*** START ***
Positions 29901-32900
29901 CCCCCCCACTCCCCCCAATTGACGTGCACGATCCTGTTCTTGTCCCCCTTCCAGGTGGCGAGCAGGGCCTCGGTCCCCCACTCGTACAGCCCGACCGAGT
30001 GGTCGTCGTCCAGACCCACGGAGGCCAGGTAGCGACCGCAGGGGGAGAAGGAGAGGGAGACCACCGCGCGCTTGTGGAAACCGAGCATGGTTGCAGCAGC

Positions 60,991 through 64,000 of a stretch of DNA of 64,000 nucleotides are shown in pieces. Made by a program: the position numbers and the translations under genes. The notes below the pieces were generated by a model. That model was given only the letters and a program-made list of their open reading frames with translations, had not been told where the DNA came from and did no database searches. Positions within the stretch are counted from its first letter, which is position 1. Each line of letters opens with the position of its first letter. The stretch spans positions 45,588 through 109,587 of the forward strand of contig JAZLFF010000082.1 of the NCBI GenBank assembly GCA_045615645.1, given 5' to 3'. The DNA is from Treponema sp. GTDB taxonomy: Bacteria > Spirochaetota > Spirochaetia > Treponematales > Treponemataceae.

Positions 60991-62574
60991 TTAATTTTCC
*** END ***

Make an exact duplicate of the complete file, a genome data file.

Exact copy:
Positions 29901-32900
29901 CCCCCCCACTCCCCCCAATTGACGTGCACGATCCTGTTCTTGTCCCCCTTCCAGGTGGCGAGCAGGGCCTCGGTCCCCCACTCGTACAGCCCGACCGAGT
30001 GGTCGTCGTCCAGACCCACGGAGGCCAGGTAGCGACCGCAGGGGGAGAAGGAGAGGGAGACCACCGCGCGCTTGTGGAAACCGAGCATGGTTGCAGCAGC

Positions 60,991 through 64,000 of a stretch of DNA of 64,000 nucleotides are shown in pieces. Made by a program: the position numbers and the translations under genes. The notes below the pieces were generated by a model. That model was given only the letters and a program-made list of their open reading frames with translations, had not been told where the DNA came from and did no database searches. Positions within the stretch are counted from its first letter, which is position 1. Each line of letters opens with the position of its first letter. The stretch spans positions 45,588 through 109,587 of the forward strand of contig JAZLFF010000082.1 of the NCBI GenBank assembly GCA_045615645.1, given 5' to 3'. The DNA is from Treponema sp. GTDB taxonomy: Bacteria > Spirochaetota > Spirochaetia > Treponematales > Treponemataceae.

Positions 60991-62574
60991 TTAATTTTCC